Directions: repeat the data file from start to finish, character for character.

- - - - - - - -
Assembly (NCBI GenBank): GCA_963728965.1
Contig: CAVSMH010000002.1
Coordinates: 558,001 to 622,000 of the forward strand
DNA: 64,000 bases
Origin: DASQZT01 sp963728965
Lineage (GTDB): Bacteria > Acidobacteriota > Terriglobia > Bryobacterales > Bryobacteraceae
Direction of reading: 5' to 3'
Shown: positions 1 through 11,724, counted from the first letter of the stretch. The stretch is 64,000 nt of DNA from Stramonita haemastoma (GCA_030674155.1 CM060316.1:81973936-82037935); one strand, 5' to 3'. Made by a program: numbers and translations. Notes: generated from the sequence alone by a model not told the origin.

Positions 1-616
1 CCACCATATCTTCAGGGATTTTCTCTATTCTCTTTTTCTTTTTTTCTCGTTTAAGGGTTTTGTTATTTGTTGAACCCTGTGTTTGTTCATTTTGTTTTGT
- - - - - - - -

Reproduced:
Assembly (NCBI GenBank): GCA_963728965.1
Contig: CAVSMH010000002.1
Coordinates: 558,001 to 622,000 of the forward strand
DNA: 64,000 bases
Origin: DASQZT01 sp963728965
Lineage (GTDB): Bacteria > Acidobacteriota > Terriglobia > Bryobacterales > Bryobacteraceae
Direction of reading: 5' to 3'
Shown: positions 1 through 11,724, counted from the first letter of the stretch. The stretch is 64,000 nt of DNA from Stramonita haemastoma (GCA_030674155.1 CM060316.1:81973936-82037935); one strand, 5' to 3'. Made by a program: numbers and translations. Notes: generated from the sequence alone by a model not told the origin.

Positions 1-616
1 CCACCATATCTTCAGGGATTTTCTCTATTCTCTTTTTCTTTTTTTCTCGTTTAAGGGTTTTGTTATTTGTTGAACCCTGTGTTTGTTCATTTTGTTTTGT